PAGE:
• increase in population density and urbanization with high numbers of presences in short periods of the year, with negative consequences for water resources caused by demand for freshwater, land pollution caused by waste disposal, and marine pollution caused by inadequate wastewater treatment;
  • biodiversity degradation and loss of habitats,
  • loss of local traditions and gradual impoverishment of social structures,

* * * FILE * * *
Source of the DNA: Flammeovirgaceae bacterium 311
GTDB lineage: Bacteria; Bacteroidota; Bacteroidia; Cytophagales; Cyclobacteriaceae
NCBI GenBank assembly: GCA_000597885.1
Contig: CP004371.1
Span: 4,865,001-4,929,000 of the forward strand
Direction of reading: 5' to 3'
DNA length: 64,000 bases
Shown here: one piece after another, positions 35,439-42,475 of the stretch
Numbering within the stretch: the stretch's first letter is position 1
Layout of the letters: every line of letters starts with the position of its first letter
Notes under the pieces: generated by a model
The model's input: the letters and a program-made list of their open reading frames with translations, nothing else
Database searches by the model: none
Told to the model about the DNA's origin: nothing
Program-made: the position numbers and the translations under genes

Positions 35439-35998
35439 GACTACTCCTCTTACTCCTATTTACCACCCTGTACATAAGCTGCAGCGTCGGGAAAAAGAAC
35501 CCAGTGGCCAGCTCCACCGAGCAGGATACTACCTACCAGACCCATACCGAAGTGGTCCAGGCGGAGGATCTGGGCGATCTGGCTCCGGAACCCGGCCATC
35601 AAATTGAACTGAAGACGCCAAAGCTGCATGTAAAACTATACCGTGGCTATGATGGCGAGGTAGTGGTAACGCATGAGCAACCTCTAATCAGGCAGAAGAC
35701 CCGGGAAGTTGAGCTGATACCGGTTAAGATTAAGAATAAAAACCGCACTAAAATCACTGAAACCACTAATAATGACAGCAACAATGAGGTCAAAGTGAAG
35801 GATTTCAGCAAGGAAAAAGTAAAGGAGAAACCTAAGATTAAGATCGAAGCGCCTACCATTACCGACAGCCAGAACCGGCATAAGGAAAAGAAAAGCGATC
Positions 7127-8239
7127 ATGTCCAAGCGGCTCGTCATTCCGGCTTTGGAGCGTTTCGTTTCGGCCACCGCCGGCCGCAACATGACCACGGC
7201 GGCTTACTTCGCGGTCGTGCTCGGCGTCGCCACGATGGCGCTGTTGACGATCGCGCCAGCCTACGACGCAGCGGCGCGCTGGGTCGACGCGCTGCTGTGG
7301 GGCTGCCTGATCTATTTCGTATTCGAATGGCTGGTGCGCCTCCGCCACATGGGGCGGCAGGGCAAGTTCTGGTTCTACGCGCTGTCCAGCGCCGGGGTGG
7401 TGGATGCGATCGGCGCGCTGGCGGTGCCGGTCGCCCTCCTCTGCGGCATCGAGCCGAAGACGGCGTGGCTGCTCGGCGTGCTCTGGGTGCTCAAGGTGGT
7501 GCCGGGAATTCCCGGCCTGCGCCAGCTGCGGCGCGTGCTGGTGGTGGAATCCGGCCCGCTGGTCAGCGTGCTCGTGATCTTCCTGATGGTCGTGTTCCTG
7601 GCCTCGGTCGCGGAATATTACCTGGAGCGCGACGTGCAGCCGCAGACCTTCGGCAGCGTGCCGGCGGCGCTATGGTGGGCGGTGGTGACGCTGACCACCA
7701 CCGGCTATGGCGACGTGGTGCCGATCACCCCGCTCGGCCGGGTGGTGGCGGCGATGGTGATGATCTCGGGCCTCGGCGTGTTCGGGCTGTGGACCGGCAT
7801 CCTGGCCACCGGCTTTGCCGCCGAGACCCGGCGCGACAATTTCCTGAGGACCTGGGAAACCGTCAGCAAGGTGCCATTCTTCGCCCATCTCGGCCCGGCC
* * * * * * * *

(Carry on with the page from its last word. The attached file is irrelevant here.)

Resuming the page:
• abandonment of traditional economic activities and loss of cultural diversity.

Tourism may on the other hand be also a potential guarantee for biodiversity and cultural heritage conservation as bathing water quality and a rich cultural heritage are able to add value to the characteristics of single sites in the concurrence among tourist destinations.Theme 1 Article list

The main author of this article is Margaretha Breil
Please note that others may also have edited the contents of this article.